Carson Cooman writes music as naturally as anyone I’ve heard. The number of his works is already approaching 1,000 for this just barely 30 composer, and represents every form, even multiple symphonies and operas. In addition to composing he is an excellent organist who frequently performs new music, and between editing organ and hymn music he is Composer in Residence for The Memorial Church, Harvard University.
Forty recordings contain his music, including seventeen complete CDs. His newest, The Welcome News, brings together his most recent a cappella choral works, many of them sacred motets. The CD will be released in early July.
Cooman’s music has always been strongly rooted in the Anglican harmonic tradition of sweetness and lush phrasing, but The Welcome News probes further into rhythmic vigor and textural surprise. The Rochester, N.Y. native has lived in the Boston area for some time, and New England may explain delightful fuguing-tune and shape-note threads (“The Welcome News,” “Awake My Heart”) that add to the tapestry of his confident, optimistic music.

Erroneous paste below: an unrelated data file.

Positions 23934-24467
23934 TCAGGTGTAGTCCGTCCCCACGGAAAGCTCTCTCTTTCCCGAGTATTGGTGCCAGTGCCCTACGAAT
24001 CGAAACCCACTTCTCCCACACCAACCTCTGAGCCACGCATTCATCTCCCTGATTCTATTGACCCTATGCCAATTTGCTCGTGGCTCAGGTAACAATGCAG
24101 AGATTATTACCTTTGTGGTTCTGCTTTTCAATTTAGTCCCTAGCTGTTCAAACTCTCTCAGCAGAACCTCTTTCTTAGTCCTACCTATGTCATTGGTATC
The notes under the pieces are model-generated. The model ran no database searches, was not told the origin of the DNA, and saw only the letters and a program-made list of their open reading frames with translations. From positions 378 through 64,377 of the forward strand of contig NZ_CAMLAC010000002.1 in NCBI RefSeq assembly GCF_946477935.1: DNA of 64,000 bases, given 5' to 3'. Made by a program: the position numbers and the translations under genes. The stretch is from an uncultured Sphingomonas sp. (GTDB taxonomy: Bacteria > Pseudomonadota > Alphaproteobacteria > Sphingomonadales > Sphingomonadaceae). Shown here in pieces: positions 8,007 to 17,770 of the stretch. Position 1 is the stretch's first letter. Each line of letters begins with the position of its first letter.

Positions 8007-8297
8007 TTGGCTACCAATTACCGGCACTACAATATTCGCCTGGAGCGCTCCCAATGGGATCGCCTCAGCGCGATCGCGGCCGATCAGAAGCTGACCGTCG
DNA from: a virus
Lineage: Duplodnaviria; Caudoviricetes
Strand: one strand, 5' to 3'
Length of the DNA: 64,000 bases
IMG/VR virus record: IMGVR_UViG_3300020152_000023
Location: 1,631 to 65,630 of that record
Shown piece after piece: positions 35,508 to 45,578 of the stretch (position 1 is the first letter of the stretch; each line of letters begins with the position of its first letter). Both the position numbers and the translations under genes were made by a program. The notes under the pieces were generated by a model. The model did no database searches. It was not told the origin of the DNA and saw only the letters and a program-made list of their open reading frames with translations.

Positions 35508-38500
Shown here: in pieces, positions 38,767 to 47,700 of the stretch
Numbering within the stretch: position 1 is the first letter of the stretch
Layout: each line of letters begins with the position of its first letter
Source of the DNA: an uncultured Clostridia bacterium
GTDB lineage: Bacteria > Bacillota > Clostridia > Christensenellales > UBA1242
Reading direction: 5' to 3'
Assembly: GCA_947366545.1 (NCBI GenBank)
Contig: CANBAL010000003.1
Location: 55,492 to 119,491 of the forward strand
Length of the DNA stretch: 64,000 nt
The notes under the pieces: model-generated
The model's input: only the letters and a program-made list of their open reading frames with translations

But the surprises are real, with modal corkscrews and leaps of melody and mood. The final work, “O Lord, I Will Sing of Your Love Forever,” is a substantial example. Commissioned by King’s Chapel, Boston, for its 325th anniversary, it’s in the model of a coronation anthem. Cooman sets texts from the Psalms, the Gospels, and Zechariah, ending with an Alleluia that is at once triumphant and introspective. Teasing between major and minor, he ends on a soft unison that is as glorious as any shout.
The effect is the opposite of vainglory but is instead all subtlety in its refusal to reach for effect. The naturalness of Carson Cooman’s writing is welcome news, indeed.